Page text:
Senior Deepens Research Experience at WHO Office in the Philippines

SEPTEMBER 7, 2016 – This fall, international health senior Ogechi Nwodim (NHS’17) is working and conducting research at the World Health Organization Western Pacific Regional Office in the Philippines.

As part of the Department of International Health’s research practicum abroad for seniors, Nwodim will develop her senior thesis on health in this region of the world.

“I will be researching service delivery and the policy framework in order to analyze how a specific social determinant or health rights issue affects the health system and the resultant health of the Philippines,” she says. “I’m currently working with my supervisor from WHO in order to decide the specifics of my research topic.”

‘Personal and Academic Growth’

During her first three years at Georgetown, Nwodim has made the most of her major and the opportunities for internships and professional development.

“My time at Georgetown has been a time of personal and academic growth, and for that, I am grateful,” she says.

She has also taken part in research in the region. For example, Nwodim highlights last summer when she worked alongside Amy Ives, PharmD, an assistant professor at the University of Maryland School of Pharmacy, and a fellow Georgetown student on a research study that aims to understand “the pharmaceutical causes of falls in hospitals.”

Additionally, Nwodim spent a different summer interning at the National Institutes of Health with James Taylor, MD, where she participated in a study of pain among minority populations with sickle cell disease.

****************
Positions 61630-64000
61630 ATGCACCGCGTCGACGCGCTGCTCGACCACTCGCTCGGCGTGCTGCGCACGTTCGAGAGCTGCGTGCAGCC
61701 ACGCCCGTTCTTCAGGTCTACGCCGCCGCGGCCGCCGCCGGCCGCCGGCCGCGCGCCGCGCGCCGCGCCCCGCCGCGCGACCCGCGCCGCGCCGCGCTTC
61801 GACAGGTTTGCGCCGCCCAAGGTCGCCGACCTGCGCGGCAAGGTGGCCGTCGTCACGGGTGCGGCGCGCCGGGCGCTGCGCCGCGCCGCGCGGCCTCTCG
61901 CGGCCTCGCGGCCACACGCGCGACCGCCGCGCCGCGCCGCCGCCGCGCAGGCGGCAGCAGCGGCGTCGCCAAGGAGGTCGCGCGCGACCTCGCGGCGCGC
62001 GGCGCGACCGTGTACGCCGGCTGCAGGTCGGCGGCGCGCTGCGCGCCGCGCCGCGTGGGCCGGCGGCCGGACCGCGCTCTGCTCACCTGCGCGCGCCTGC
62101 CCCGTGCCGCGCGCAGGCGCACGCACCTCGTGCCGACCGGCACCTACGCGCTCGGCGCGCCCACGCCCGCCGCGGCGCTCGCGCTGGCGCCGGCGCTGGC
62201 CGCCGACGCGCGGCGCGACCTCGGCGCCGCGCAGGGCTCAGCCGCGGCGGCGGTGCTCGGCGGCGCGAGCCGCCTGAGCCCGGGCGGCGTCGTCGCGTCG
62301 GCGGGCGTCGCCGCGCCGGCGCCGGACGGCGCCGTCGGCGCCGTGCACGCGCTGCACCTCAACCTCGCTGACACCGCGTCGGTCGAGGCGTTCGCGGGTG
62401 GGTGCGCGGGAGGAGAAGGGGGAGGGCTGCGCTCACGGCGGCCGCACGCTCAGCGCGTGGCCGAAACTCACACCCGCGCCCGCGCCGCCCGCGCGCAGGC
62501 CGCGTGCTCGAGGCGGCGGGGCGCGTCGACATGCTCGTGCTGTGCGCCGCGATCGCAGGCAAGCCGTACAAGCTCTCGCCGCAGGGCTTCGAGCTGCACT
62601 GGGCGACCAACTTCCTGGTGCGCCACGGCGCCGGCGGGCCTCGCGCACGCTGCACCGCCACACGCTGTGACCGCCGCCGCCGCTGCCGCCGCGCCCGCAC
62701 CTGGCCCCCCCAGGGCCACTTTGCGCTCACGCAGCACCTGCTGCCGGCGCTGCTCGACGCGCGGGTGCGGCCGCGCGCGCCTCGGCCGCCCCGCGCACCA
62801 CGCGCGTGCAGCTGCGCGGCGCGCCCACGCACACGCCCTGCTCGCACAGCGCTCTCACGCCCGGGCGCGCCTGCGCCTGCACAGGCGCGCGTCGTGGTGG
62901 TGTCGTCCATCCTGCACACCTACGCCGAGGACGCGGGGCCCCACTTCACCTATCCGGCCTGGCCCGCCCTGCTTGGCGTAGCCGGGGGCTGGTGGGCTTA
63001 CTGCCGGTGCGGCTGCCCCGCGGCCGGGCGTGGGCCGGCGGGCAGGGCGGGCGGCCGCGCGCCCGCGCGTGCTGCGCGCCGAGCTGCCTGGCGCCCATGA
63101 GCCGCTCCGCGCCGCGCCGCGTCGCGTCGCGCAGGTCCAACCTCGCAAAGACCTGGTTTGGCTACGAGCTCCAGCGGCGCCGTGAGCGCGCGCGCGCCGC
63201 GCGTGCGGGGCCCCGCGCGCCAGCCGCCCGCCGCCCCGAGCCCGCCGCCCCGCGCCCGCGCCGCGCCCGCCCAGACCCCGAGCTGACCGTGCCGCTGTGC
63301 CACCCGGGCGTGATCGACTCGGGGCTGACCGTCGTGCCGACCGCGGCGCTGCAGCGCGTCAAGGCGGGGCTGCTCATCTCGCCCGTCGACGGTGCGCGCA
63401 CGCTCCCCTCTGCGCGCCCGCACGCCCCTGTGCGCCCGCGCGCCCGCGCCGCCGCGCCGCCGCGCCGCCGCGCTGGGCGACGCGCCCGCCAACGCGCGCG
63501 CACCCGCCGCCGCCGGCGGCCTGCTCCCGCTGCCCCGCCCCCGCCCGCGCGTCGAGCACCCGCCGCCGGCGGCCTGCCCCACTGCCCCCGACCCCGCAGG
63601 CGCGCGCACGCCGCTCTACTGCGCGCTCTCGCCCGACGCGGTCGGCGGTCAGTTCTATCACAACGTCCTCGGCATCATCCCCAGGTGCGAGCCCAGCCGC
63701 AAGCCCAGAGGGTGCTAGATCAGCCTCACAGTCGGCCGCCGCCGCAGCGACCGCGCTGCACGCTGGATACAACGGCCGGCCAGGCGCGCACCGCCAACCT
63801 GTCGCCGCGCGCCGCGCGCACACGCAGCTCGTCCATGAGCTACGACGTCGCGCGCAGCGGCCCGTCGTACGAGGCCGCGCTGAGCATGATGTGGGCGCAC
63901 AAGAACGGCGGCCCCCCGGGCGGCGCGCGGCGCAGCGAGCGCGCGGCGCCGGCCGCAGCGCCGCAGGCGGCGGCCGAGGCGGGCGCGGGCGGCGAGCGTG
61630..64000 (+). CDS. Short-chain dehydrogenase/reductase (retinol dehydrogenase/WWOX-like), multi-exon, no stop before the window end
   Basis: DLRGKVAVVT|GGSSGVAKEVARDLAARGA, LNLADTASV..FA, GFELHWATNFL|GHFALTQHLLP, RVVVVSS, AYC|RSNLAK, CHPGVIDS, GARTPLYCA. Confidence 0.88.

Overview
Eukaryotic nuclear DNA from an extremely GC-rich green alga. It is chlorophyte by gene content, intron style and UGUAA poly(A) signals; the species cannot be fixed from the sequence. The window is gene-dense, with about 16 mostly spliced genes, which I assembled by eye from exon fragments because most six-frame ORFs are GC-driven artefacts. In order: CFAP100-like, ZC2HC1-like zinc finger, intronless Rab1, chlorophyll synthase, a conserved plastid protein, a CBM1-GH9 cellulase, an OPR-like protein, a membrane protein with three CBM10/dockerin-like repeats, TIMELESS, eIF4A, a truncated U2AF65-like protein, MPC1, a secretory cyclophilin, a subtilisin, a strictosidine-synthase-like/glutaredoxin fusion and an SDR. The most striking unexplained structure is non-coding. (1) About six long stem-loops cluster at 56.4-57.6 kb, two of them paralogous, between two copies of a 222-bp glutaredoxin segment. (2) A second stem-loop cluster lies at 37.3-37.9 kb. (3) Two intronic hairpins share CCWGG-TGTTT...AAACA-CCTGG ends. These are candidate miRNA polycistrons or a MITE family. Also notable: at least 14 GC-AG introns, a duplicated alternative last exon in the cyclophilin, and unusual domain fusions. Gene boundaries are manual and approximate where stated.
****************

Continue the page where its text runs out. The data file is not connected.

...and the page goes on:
Involved Student

Outside of the classroom, Nwodim is active on campus with various student organizations, such as the After School Kids (ASK) Program, through which she has served as a tutor to youth in the District of Columbia since her sophomore year.

She is also the co-vice president of both the Georgetown University Minority Association of Pre-Health Students and the African Society of Georgetown.

“GUMAPS is an organization devoted to improving minority health and offering guidance to minority students interested in health,” she says. “ASG is an organization which spreads awareness about the history and culture about the diverse continent of Africa. I’m super excited to return back to Georgetown and work with these organizations during my last semester.”

Medical Career

As senior year progresses, Nwodim is planning to take the Medical College Admissions Test (MCAT) and complete her medical school applications in the spring semester.

“During the gap year after graduation and before medical school, I hope to be pursuing a master’s in health management or an MPH at graduate schools in London,” she says.

The aspiring physician says: “I plan to use both my clinical and public health knowledge to help in the advancement of the health of those around the world.” 

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